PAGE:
Conwy Morfa beach is a large sandy bay. which at low tide forms part of the extensive sandy beaches and mussel banks of Conwy Bay. Head away from the estuary part of the beach if you want to go for a paddle.
If the weather isn’t so good there’s plenty of shops, cafes and restaurants nearby in the town centre that’ll keep you entertained until it perks up. There’s also a castle looking down onto the town that you can explore.
Abersoch is on the south coast of the Llyn Peninsula but faces east which means it tends to be less windy than some of the other beaches. It’s a very long sandy beach and is popular with dinghy sailors, windsurfing and jet skiing. It’s not only a great summer beach though. Thanks to the beach facing east, you can often benefit from warmer days out of season too.
Porthdinllaen is on the north side of the Lyn Peninsula close to the village of Morfa Nefyn. It’s not just a pretty beach but the village itself is worth visiting too. The village has an air of timelessness, in part thanks to the pub. One of the special things about this pub is that you can’t drive to it! You have to walk across the sands to get to it which makes that pint all the more worthwhile and special.
Anglesey beaches are known for being pretty and Traeth yr Ora, in Anglesey, is no exception. Traeth yr Ora is a beach that’s been created thanks to deposits from the river Afon Goch. The name translates as “Golden Beach”. This Welsh beach sits just south of the estuary mouth and is a bit of a local secret. The coarse sand and shingle beach is backed by bracken covered banks and you can look out toward the island of Ynys Dulas. On this island, there’s a tower which was built as a refuge for shipwrecked sailors.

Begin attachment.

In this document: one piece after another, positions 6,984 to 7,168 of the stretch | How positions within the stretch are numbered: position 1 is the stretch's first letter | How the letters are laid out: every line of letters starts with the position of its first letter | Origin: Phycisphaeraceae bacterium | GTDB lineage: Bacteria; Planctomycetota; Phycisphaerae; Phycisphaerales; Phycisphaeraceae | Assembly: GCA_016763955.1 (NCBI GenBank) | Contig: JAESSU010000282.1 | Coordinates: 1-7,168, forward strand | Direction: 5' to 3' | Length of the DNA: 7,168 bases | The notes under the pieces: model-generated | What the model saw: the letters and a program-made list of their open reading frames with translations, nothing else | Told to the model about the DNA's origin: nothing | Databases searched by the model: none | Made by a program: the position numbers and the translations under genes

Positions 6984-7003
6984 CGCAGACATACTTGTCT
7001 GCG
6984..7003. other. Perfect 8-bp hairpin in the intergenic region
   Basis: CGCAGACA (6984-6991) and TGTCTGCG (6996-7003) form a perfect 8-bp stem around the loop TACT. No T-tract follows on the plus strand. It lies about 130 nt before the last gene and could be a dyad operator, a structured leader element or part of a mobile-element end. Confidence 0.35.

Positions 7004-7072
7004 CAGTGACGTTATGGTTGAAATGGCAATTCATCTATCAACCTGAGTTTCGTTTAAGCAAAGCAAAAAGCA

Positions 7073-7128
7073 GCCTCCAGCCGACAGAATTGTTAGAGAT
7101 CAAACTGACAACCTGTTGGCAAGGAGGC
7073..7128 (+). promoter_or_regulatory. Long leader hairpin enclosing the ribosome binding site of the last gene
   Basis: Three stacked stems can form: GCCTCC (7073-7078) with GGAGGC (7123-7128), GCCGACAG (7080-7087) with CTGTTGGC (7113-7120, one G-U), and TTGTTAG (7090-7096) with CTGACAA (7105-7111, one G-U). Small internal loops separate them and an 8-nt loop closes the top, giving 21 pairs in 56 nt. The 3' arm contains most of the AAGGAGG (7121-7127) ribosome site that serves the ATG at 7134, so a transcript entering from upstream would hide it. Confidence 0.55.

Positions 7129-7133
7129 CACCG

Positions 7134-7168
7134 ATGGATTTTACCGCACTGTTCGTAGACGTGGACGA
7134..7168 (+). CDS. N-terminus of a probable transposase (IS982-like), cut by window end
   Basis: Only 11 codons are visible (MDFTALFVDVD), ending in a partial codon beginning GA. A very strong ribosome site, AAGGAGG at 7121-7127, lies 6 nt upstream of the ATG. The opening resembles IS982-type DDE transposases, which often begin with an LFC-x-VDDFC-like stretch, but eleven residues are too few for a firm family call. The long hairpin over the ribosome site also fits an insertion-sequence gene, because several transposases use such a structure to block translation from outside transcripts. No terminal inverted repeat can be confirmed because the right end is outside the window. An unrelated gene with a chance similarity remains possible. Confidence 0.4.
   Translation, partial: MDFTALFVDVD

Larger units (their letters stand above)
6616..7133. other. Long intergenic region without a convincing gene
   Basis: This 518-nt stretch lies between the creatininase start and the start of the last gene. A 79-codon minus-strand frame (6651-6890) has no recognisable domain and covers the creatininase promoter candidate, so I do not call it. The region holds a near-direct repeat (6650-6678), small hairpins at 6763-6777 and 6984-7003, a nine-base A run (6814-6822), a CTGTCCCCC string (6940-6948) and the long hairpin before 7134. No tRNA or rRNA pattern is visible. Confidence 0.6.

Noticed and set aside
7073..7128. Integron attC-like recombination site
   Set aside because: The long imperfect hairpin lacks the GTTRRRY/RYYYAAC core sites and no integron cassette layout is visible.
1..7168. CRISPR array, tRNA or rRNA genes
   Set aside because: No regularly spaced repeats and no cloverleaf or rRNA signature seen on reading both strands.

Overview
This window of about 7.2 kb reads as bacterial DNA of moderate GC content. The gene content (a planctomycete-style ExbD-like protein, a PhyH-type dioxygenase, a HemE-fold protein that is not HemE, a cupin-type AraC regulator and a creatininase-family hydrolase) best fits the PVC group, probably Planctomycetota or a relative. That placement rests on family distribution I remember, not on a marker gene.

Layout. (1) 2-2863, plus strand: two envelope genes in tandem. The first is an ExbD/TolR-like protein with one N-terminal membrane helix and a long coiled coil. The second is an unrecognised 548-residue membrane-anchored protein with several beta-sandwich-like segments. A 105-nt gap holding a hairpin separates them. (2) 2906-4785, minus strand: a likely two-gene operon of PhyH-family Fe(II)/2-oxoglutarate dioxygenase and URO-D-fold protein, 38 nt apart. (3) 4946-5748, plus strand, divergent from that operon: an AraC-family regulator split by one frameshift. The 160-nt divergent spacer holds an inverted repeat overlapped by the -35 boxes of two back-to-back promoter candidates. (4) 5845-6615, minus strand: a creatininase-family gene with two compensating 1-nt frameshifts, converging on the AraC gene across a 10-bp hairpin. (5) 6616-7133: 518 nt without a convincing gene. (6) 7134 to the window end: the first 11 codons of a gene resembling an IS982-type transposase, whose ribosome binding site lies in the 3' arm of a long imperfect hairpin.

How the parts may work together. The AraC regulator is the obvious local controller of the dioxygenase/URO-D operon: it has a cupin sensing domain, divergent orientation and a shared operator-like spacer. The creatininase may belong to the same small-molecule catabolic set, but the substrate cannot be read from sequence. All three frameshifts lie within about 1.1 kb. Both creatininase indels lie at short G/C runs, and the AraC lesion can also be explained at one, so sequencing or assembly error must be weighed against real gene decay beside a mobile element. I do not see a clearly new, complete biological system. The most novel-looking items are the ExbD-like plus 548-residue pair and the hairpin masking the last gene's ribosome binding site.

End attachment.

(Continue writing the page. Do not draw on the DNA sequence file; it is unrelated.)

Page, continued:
Perhaps one of the reason it’s one of the best keep secrets is that the nearest parking, at Traeth Lligqy, is about a mile’s walk away. However, you can park on the road outside the Capel Elen Caravan Park and walk over a hill along the public footpath for a shorter walk.
Shell Island is just to the west of Llanbedr and is special in part to the mass of seashells that wash up here. Another unique feature of this beach is that your visit depends on nature and what she’s up to at certain times of the day. What do I mean? Well, you can only drive to the beach by crossing the estuary of the River Artro. And you can only cross the River Artro when it’s at low tide.